We are a one car couple now and we are taking public transportation for work and to the airport. It’s not that big of deal, we’ve done it before, but it is different. My husband thinks everyone should step out of their comfort zone and take the bus in order to experience the world. People of every race, creed, color, ability, economic status and age; take the bus. It is non-judgemental because everyone is treated alike. To ride you must have a pass. That can be paid in cash, disabled or senior pass (reduced cost), monthly or yearly pass.

So I was thinking, how many places in this world are an equal playing field? Where people of all walks of life come together in one place with the same goal? So I here is my little ranking:

1. Public Transportation – The goal is to get somewhere whether it be by bus, subway, train, or light rail.

2. Hospital Emergency Room – The common goal is seeking medical care in an emergency. First one in line usually has chest pain.

3. Wal-Mart – The goal is to shop for inexpensive stuff.

4. Inner city or rural sanctuary of worship – All there to reflect on a Higher Being.

The Emma Lazarus poem, New Colossus (aka the Statue of Liberty poem), comes to mind at this time.

“Keep, ancient lands, your storied pomp!” cries she
With silent lips. “Give me your tired, your poor,

Your huddled masses yearning to breathe free,”

Happy Two Hundred and Thirty Fifth Birthday America.

Where do you experience “the mass of humanity”, where people from all corners come together? Do you have a ranking?

The one car couple

My husband and I are now empty nesters. Woo hoo! We raised our glasses and toasted that both our children have jobs and paychecks.  One just graduated from college and the other is halfway through. 

That is the good news. Here is the bad news. We have one vehicle.

So you ask….Why did you give away your cars to your children? They have jobs, they can buy their own vehicles?!

We decided, as a couple, that it would be easier, initially, for them to get on their way without any drama, to take the two cars and get to work. My husband and I are more flexible with working together and could share a vehicle.  And it is the summer and he makes a habit of biking to work several days a week.

Week One.  We drove in together on Monday.

 “Isn’t this nice? I really like spending the morning with you driving into work.”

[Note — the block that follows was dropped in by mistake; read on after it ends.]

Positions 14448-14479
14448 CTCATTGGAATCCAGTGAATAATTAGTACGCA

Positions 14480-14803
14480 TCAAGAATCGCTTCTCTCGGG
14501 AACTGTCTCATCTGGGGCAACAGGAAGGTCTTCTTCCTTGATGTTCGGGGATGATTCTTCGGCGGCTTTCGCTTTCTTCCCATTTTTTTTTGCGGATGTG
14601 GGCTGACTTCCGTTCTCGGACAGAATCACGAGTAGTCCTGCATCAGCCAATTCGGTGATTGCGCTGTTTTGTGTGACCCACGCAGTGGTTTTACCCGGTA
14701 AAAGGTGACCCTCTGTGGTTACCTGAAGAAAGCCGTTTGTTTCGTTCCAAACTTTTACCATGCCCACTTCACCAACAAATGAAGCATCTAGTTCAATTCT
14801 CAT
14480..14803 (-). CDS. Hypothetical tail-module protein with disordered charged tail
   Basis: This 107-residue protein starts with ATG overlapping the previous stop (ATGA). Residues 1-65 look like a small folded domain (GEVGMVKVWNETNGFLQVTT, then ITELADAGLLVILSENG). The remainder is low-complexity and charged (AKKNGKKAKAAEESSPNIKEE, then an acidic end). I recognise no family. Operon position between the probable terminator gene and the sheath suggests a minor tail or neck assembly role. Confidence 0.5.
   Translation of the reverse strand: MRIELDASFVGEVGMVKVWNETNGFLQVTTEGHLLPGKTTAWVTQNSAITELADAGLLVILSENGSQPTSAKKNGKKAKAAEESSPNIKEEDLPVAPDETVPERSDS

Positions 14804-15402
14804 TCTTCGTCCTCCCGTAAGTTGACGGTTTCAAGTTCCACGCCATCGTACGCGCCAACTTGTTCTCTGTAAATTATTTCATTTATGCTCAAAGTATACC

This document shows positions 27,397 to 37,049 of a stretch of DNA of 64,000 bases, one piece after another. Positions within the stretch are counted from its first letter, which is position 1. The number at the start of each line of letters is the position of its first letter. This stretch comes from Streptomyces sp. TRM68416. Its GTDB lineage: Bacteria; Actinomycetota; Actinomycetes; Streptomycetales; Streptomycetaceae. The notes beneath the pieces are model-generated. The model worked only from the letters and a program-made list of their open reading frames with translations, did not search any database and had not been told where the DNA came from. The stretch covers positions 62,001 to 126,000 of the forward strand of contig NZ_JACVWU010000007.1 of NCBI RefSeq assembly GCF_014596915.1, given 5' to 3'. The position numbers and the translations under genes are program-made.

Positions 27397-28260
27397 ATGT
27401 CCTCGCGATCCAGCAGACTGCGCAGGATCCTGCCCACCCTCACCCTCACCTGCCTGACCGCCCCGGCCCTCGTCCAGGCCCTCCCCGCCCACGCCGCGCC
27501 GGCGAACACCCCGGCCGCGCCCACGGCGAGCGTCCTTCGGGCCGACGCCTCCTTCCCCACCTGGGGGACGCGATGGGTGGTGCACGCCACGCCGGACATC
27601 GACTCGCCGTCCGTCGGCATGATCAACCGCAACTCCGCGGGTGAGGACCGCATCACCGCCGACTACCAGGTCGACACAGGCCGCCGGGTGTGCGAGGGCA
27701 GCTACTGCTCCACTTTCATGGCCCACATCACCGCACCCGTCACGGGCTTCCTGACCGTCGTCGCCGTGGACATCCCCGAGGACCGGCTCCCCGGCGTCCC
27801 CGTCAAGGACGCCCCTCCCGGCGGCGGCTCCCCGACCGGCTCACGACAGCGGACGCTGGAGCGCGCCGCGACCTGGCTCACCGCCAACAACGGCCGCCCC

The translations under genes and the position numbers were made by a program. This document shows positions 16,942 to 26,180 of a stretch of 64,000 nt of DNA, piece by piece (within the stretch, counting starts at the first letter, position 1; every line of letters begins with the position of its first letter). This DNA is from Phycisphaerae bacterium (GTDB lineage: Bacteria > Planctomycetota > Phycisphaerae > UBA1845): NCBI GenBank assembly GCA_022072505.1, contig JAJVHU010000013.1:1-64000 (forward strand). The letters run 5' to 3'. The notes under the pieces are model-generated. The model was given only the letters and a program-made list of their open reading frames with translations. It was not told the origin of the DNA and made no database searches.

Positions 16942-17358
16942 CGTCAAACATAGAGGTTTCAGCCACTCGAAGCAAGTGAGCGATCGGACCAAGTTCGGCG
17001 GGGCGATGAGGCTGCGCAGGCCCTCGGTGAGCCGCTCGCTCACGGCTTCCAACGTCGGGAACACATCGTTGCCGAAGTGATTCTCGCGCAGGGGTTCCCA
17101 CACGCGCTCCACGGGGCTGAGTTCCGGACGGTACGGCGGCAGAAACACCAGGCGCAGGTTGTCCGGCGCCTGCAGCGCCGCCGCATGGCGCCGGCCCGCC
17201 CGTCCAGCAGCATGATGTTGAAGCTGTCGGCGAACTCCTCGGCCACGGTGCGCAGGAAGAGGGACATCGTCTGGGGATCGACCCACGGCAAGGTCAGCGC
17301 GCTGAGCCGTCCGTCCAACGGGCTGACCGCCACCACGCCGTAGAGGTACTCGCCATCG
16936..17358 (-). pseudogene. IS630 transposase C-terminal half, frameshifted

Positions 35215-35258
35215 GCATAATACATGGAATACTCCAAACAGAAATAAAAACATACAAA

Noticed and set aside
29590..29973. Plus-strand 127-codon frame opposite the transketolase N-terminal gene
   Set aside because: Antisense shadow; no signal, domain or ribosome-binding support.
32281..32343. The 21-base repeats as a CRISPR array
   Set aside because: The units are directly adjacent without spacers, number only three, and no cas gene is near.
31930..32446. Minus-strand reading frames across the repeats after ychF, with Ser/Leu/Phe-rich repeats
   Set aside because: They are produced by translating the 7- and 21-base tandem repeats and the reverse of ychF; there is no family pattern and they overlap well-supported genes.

After two days, “Didn’t I tell you? I need the car today, I have a business lunch.” 

 “What???” I replied, “Why didn’t you tell me that earlier?” 

After the first day, the bond of driving in together was wearing thin.

Week Two. I decided I would take the bus on the days my husband needed the car. I have a co-worker who lives on my side of town and she was glad to teach me the ropes of the bus route.  So Monday morning I walk to the bus-stop for the 100 Express. I stand there proudly. I condensed my 4-5 bags I usually pack into my car, into a backpack and a water bottle to carry.  I’m standing there with another rider and then the 100 rolls up.

 I say to the rider “Have you seen the 100 Express?”

“Oh” he said, “it already came by.”  

Deflated, I walked back home and my spouse gave me a ride into work.  After work, I summoned my courage, to take the bus home. I can do it! This isn’t that hard! So I walk to the bus stop outside my place of work and luckily one of my patients is also waiting to take the same bus. He was so kind. He showed me how to transfer at the downtown bus station to pick up my transfer home. And I made it. I even read my Time magazine and completed a continuing education form.

I told my husband if this sharing a vehicle was going to work we would have to comunicate.  I announced I had a dinner date with the girlfriends on Wednesday and a hair appointment on Thursday after work.

 “Oh” he announced, “I have a dermatologist appointment on Thursday. ”

 “Oh”, I announced, “You need to reschedule because it is so hard for me to get an appointment and my hair is really in need of highlights and I have split ends.”

He was nice and cancelled his appointment.

Wednesday ended up being a disaster. My husband had originally agreed to ride his bicycle home, but life intervened. He had just got a call that day from a co-worker in another state that her spouse had been killed riding his bicycle. This devastated my husband, who, by the way, had a bicycle accident with a light pole last summer. I think the PTSD got stirred up like a bee hive. I told him I would come and get him at work and he could take me to the restaurant and I would get a ride home. Well the traffic was horrendous. What usually is a 15-20 minute drive to my husband’s work from mine, ended up being a one hour bumper to bumper drag. I left work at 5 pm, I got to the restaurant at 6:15p m and my husband got home at nearly 7 pm. Arrrrghhhh.

By the time Friday rolled around, he was feeling less stressed and biked to and from work. It was a good thing because I felt terribly ill with a headache and left work two hours early. I also had to pick the dog up from the groomers as well.

My husband and I are extremely independent people. As my husband says, “I don’t like depending on other people as they usually let me down. ”

Last Saturday we spent a large part of the day together, driving to look at a new car and driving to get new tires on our only vehicle. While waiting for the tires, we went to lunch together. When was the last time we did that? It was a lovely walk to lunch and back to the tire store.

Week Three. Much better, The week was planned, communication happened. I rode the bus home two days, he bicycled to work two days. We car-pooled to and from work Thursday because we had a dentist appointment at the same time, together. 

A shift has happened. We are talking to each other. My independent husband is learning to trust me again. We are taking a deep breath and realize we only have each other and the dog right now. We are rediscovering each other at mid-life sans children.  

I guess this empty nest thing might be good for us….until the grown child comes home to visit? Just as long as he doesn’ t stay long term.